Self-Driving Bus Gets Into Accident On First Day Out

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A driverless vehicle got into an accident while operating on its very first day in Las Vegas. But was it the vehicle's fault? There's more to the story.

Less than two hours into its inaugural trip, a self-driving bus in Las Vegas got into a fender-bender with another truck. But before you blame the driverless vehicle, read on. 

It seems that a delivery truck and the bus were heading toward each other when the bus’s sensors determined it should brake. The human-operated truck, however, did not make the same assessment, and kept moving forward, lightly grazing the front of the bus.

Oddly enough, the accident could have been prevented — had the delivery truck also been a self-driving model.

“Had the truck had the same sensing equipment that the shuttle has, the accident would have been avoided,” read an official statement from the city.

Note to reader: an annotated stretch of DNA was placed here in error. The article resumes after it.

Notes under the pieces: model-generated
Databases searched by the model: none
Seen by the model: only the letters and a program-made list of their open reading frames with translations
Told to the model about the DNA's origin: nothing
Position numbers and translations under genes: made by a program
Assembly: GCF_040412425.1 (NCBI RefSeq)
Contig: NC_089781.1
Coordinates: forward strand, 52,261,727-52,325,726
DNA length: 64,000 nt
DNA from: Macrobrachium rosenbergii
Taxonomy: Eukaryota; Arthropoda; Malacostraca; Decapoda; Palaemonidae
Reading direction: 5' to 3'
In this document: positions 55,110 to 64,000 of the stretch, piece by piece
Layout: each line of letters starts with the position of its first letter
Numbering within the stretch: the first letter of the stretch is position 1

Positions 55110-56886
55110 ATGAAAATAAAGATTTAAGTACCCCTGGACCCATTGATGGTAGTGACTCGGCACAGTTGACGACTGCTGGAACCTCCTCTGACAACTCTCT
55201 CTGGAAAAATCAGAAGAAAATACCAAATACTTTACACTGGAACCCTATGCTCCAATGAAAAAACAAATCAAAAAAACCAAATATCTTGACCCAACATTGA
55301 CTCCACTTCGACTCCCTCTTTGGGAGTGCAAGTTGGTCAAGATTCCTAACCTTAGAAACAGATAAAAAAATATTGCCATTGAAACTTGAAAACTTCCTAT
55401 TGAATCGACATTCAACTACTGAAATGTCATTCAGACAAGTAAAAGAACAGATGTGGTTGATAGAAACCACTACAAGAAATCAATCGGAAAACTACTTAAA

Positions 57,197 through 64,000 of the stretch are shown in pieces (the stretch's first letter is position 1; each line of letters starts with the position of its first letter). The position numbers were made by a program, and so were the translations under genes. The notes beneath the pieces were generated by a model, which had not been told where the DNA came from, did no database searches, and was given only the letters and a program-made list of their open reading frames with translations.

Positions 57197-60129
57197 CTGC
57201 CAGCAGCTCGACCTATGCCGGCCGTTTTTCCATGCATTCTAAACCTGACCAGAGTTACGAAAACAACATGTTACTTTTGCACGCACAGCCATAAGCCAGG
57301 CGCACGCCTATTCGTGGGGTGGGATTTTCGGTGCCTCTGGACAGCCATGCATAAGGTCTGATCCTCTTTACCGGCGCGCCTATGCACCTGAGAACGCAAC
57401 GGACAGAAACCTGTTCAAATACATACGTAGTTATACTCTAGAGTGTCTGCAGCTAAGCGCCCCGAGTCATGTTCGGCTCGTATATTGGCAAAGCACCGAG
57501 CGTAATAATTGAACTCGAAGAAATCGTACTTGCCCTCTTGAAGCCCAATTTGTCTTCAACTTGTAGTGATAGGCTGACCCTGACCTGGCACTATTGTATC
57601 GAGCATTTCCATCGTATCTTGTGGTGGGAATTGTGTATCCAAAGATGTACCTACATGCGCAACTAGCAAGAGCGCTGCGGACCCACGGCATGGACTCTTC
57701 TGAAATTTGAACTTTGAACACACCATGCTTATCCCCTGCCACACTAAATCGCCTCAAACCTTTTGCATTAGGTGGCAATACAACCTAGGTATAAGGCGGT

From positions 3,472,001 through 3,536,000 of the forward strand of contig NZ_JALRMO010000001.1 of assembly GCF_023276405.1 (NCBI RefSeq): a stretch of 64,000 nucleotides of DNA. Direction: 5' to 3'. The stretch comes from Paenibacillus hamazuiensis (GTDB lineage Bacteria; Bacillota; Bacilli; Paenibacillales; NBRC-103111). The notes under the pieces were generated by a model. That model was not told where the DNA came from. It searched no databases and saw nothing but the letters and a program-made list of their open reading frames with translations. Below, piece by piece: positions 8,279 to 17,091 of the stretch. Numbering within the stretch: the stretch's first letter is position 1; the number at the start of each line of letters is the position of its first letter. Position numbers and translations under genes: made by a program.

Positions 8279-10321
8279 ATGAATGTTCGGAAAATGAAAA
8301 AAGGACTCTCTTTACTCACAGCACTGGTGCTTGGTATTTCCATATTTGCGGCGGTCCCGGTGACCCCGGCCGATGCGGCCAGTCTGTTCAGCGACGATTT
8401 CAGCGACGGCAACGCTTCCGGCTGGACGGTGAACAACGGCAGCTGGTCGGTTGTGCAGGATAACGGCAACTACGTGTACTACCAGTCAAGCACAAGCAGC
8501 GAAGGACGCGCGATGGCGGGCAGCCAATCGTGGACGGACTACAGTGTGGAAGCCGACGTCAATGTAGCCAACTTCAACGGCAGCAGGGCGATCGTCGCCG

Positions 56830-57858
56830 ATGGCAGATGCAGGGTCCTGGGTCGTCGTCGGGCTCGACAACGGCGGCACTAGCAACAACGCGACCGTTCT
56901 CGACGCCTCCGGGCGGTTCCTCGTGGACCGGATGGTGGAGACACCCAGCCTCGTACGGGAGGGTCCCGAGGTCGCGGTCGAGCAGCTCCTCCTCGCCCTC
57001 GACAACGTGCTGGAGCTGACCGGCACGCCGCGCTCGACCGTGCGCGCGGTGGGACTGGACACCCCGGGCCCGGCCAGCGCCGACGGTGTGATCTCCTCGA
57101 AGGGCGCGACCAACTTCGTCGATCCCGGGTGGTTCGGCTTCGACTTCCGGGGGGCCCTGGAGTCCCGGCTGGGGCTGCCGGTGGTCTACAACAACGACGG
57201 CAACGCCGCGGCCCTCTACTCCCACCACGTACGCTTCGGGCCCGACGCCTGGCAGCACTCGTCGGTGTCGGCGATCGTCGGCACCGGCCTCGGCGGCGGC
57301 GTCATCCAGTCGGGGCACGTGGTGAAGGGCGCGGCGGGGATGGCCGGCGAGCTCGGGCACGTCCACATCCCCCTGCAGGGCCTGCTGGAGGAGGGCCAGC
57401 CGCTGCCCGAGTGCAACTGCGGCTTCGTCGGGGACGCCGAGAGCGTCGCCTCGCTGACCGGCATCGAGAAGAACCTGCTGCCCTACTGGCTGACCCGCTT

The electric buses hold eight passengers, providing each with a seatbelt. All passengers onboard were wearing their seatbelts at the time of the incident, and none of them were injured.

CBS News reports that the truck driver received a ticket in the accident.

Jenny Wong, who was a passenger on the bus, recalled the incident to LasVegasNow.com.

"We were all like, '[Oh] my gosh, he's going to hit us, he's going to hit us,' and then, BAM," she said

Wong also said she would still ride the driverless bus in the future.

The self-driving bus program is a joint venture of transportation management company Keolis and a French company called Navya. The bus's route is just 0.6 miles long, and it makes three stops along the entirety of its route.

Many people are still nervous about technologies that are trending toward driverless transportation. A survey by the American Automobile Association in March revealed that three in four Americans are still hesitant to trust such vehicles.

But this instance should put at least some of those fears to rest. Even though it was in a small fender-bender on its first day, the driverless bus did the right thing. The driver of the other vehicle — a human — did not. 

Banner/Thumbnail Photo Credit: AAA/Keolis/Handout via REUTERS

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